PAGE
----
Check out the excellent presentation on “Personal and Collaborative Learning Using Blogs and Social Bookmarking” by Tony Karrer.

http://tk07.astd.org/Handouts%20for%20Web/W101.pdf

Ah, I wish I was there…

Reflective exercise – library tagging

Here’s an interesting exercise to do a spot check to see what topics have been fueling your interest, and it’s an interesting way to connect or find others who were interested in the same books and topics.¬†

  1. List at least 10 books you have referenced or read in the past year
  2. Add these books to a personal library list on the LibraryThing
  3. Add tags to each of the books (these tags should include why the book was relevant to you or the topics the book covered which you found helpful). From the “Your Library” view you can add the tags to each book by clicking the pencil icon in the shared area
     

    Pencil icon allows you to edit or add tags

  4. Click on the “Tags” tab and run a tag cloud to see a visual representation of all of your topics.¬† This should give you a snapshot of all of the items you looked at last year. The subjects that you referenced the most will appear in the largest/bolder font.

Tonight I set up my Library. You can view my library list here:  http://www.librarything.com/catalog.php?view=Najinka

I actually clicked on the people icon¬†in the “Shared” info column,¬†and could find others who read the book or had it in their library. I could also see if they posted a review of the book as well.¬† Great stuff.¬†¬† If you do try to use this, beware. It is a beta version so there are times when the site undergoes maintenance from time to time.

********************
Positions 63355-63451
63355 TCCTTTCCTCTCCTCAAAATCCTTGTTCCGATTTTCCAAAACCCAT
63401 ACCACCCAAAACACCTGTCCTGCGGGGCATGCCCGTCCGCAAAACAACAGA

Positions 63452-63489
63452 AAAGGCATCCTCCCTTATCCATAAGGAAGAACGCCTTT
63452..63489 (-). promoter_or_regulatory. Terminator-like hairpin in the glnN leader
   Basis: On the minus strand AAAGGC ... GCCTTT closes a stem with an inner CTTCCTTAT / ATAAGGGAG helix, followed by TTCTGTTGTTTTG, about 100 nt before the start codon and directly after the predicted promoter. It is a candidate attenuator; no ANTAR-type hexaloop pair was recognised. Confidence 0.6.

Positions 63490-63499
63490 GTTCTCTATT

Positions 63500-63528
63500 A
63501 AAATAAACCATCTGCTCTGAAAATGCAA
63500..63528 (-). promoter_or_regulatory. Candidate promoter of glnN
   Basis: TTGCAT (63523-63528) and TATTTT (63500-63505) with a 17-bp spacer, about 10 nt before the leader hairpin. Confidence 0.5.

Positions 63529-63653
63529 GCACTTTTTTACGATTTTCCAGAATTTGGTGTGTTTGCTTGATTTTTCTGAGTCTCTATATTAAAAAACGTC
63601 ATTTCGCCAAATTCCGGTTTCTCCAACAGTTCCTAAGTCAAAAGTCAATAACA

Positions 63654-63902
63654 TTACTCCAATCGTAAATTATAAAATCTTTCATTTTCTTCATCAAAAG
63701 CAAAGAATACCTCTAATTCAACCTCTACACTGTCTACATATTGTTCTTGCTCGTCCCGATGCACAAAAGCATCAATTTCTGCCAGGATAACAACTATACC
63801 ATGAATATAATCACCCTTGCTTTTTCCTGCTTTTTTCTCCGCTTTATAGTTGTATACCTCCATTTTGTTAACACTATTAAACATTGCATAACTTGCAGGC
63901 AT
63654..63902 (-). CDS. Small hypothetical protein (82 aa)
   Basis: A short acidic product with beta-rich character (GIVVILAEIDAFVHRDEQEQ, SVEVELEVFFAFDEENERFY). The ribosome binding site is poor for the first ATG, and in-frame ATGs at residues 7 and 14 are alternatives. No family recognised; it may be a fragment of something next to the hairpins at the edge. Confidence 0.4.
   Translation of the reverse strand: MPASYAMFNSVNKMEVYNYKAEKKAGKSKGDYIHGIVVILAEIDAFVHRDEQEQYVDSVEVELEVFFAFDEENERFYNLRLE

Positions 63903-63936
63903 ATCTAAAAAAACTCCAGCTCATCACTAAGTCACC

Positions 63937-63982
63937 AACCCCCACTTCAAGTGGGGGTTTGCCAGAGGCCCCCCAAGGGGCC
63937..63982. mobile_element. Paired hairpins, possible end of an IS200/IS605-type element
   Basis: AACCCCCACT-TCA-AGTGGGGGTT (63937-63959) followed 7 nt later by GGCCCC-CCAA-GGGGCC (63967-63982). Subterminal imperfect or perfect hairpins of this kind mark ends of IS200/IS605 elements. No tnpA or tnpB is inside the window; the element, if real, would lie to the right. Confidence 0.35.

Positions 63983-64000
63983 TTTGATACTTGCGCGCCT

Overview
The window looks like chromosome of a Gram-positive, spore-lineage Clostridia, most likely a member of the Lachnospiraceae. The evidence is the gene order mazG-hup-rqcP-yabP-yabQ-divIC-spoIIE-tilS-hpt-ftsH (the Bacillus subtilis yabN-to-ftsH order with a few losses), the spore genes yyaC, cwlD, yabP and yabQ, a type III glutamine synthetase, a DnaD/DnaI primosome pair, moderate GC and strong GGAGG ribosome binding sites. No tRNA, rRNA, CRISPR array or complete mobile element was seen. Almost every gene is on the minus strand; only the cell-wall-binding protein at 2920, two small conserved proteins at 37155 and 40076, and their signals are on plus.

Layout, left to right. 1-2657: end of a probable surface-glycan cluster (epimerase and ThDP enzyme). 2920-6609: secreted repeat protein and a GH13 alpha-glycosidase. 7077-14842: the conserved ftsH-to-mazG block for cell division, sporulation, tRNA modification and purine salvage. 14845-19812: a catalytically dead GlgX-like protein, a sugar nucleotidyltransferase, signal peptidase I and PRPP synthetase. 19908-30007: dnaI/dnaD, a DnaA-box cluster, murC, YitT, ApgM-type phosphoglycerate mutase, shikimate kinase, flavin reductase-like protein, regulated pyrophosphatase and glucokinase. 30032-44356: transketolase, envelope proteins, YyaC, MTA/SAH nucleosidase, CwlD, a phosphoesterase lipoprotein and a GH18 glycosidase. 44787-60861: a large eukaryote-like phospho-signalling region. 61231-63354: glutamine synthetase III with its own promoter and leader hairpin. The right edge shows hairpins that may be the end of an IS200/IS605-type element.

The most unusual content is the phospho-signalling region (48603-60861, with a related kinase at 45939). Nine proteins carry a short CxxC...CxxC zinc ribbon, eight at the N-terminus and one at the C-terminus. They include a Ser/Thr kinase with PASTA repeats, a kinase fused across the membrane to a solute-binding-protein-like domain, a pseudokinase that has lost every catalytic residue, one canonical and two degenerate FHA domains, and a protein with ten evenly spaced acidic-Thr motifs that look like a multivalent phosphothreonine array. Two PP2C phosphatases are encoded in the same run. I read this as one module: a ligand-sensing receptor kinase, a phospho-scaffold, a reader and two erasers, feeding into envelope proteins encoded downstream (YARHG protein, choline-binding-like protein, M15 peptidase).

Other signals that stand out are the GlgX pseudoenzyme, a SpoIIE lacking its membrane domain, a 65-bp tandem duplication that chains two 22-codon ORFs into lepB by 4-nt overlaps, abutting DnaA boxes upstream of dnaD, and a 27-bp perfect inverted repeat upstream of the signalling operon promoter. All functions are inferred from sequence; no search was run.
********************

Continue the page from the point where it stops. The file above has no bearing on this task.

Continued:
I think tag clouds are an interesting visual representation, but I struggle to see how they can be used as structured navigation to topics.¬† Perhaps there’s value, ¬†if you have a closed community contributing to a tag cloud or tagging repository you can track which items or topics are more relevant to that group. After running a search on Google, I happened upon Joe Lamantia’s blog again (it’s been a while – see the link below), and it looks like he has been exploring the phenomenon of Tag Clouds in more detail.¬†¬†He¬†claims that the clouds are a valuable¬†way for people to expand their learning through what others are documenting and listing in their clouds. This certainly does work for a learner like myself (part active experimenter/part reflective) ¬†who enjoys exploring and seeking out connections.¬†¬† For me the internet¬†can be¬†just one bread-crumb trail after another, which is dangerous because it takes some focus for me to come back and return to the original subject which was researching to begin with. But if learning via the net is great for my learning style; what about people who don’t enjoy learning this way? People who crave a little more structure to their educational menu?

Nuggets: